A number of things may need to go right for Scotland on Saturday to propel them towards their first victory over England at Twickenham since 1983. Whilst we can only hope for a dry day, a sympathetic referee and an over-confident England, much of what Scotland needs to happen is within their own control.
1. Prepare for the Onslaught
After England’s pretty woeful performance against Italy two weeks ago, we should expect a huge reaction. Eddie Jones will have his team fired up and they are going to come at Scotland with all guns blazing in the first twenty minutes; in short, they will be looking to blow the Scots away before we have muddied our knees. We can only hope that Vern Cotter has got the players prepared for this and that they are ready to take that initial pace out of the game in whatever way necessary; feign a couple of injuries, have a captain’s chat with the referee, huddle before each line-out. It’s a professional era, and you can be sure that other teams would do it to us if they believed it would help win the game.
If Scotland can still be in the game after twenty minutes, then uncertainty may kick in for England, they will have to adapt their game plan – and we all know they are not too good at that!
2. Do the Unexpected
What the England vs Italy game taught us, is that Dylan Hartley’s men do not tend to think well on their feet. Whilst they will now have a plan in place to deal with the ‘tackle, not a ruck’ situation, the culture of a side cannot change overnight. With this in mind, Scotland need to throw in a few curveballs. By all means, test them out once by not competing at the tackle area to focus them on dealing with that, but then move on to something else quickly. Let’s hope they have something up their sleeve.
Scotland have proved to be the most innovative team in the Six Nations; think of Alex Dunbar’s try from the line-out against Ireland and the using of Tim Visser in the aerial battle against George North. That kind of innovation and ability to play what they see in front of them is where Scotland should have a big advantage over England who play a much more structured game.
3. Use the wingers differently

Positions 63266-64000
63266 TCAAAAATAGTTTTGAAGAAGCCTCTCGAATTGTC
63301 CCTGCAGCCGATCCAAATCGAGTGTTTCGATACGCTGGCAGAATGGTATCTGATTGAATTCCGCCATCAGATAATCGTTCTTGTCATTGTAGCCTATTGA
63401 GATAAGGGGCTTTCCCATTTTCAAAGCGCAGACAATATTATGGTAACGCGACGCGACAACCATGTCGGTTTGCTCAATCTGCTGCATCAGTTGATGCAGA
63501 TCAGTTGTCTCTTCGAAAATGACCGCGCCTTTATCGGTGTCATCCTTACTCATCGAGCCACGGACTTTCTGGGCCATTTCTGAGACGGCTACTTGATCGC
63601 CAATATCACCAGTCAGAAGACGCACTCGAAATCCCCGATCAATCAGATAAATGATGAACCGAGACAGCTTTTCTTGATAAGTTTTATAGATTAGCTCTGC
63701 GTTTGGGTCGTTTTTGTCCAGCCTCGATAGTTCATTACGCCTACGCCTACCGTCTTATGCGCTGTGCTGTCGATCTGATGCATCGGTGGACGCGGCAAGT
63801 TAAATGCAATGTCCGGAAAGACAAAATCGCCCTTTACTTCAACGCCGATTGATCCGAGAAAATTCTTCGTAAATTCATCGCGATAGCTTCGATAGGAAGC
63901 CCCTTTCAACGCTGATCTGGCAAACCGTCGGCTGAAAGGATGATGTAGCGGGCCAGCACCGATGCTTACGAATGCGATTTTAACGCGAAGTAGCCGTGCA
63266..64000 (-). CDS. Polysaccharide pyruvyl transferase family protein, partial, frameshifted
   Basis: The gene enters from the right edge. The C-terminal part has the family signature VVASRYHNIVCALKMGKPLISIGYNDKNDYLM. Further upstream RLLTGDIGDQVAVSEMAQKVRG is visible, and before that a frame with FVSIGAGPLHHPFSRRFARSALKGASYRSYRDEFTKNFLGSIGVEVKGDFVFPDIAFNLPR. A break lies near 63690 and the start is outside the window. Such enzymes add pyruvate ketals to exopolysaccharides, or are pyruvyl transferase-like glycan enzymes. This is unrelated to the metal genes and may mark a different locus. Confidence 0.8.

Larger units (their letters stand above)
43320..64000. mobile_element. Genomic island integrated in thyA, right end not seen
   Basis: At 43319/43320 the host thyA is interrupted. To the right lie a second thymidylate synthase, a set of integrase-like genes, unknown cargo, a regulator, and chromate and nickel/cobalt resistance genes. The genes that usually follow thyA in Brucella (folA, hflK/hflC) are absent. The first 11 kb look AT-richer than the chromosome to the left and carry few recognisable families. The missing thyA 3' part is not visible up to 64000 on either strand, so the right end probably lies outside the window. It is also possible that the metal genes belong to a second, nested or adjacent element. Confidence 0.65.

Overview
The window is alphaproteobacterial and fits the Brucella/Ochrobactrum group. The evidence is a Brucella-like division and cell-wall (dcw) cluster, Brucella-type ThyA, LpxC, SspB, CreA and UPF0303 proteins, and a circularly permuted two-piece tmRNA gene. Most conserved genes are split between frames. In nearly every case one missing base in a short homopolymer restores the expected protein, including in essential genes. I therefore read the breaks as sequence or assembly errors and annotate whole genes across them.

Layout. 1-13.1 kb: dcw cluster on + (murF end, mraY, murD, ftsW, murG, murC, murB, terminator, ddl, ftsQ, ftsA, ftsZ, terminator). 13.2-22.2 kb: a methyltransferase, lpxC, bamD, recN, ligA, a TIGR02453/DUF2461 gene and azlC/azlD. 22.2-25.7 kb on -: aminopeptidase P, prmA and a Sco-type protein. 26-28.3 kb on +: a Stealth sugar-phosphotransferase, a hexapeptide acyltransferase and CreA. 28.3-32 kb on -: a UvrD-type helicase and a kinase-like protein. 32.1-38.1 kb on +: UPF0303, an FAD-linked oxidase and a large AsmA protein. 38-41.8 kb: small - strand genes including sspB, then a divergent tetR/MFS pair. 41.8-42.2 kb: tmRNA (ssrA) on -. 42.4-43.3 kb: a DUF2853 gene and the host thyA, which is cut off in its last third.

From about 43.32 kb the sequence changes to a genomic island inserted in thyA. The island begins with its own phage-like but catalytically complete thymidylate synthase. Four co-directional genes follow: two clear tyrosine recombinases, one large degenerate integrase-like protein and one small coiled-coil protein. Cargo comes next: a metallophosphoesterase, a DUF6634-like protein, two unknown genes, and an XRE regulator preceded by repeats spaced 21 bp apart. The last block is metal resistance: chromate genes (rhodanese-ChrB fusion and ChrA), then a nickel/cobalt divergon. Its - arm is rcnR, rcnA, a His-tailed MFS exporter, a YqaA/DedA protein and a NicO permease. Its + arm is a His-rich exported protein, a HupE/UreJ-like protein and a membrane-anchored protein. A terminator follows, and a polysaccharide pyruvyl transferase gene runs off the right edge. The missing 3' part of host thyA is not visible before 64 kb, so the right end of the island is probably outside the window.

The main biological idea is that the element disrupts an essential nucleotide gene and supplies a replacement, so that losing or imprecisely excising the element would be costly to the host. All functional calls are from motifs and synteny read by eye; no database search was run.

It is well known that Scotland like to play with width, and one suspects that England will be prepared for this by deploying a fast and aggressive line speed, perhaps with the outside centre stepping up further and cutting off the flatter pass. That often works against Glasgow.
The Scots will have to earn the right to go wide and need to pull in defenders first; we have done this pretty successfully during the campaign through strong ball carrying from the Gray brothers in particular. Against a huge and powerful England team, it won’t be as easy for Richie and Jonny let alone “lighter” players like Watson or Wilson, so the wingers can help out by offering running lines from depth off Russell or Dunbar (not something they have done a lot of to date); it will keep the defence honest, provide a different and pacier way of getting over the gain-line and ultimately help create opportunities out wide in subsequent phases.
4. Take Every Point Scoring Opportunity
Scotland have been masters of the red zone this year. Against Ireland, France and Wales they took their chances and kept the scoreboard ticking along at crucial points in the game. This is something we could only have dreamed of a few years ago.
At Twickenham, we will have to soak up a lot of pressure defensively in what will be a very physical contest, so it is going to be vital for the Scots to continue their red zone accuracy. Scotland’s decision making around whether to take the three points or go for touch has been good of late, and as long as Finn Russell can deal with the pressure of goal-kicking in front of a vociferous home support, then this will keep us in the game.
5. Have No Regrets
How many Scottish players over the last thirty years have returned from Twickenham wishing they had done something differently?
Probably quite a few.
It’s a bit of a cliché, but Cotter’s men need to leave South West London knowing they could not have given anything more. This Scotland team is good enough to win, but only if there is a genuine belief that they can do so.
England are hot favourites; England are looking to tie the world record for consecutive games won; England have 80,000 expectant home fans. Despite what Eddie Jones would have us believe, the pressure is all on them.
Scotland should approach the game without feeling any burden of expectation, but be prepared to really give it a go and be confident in their ability as a team to deliver a landmark result.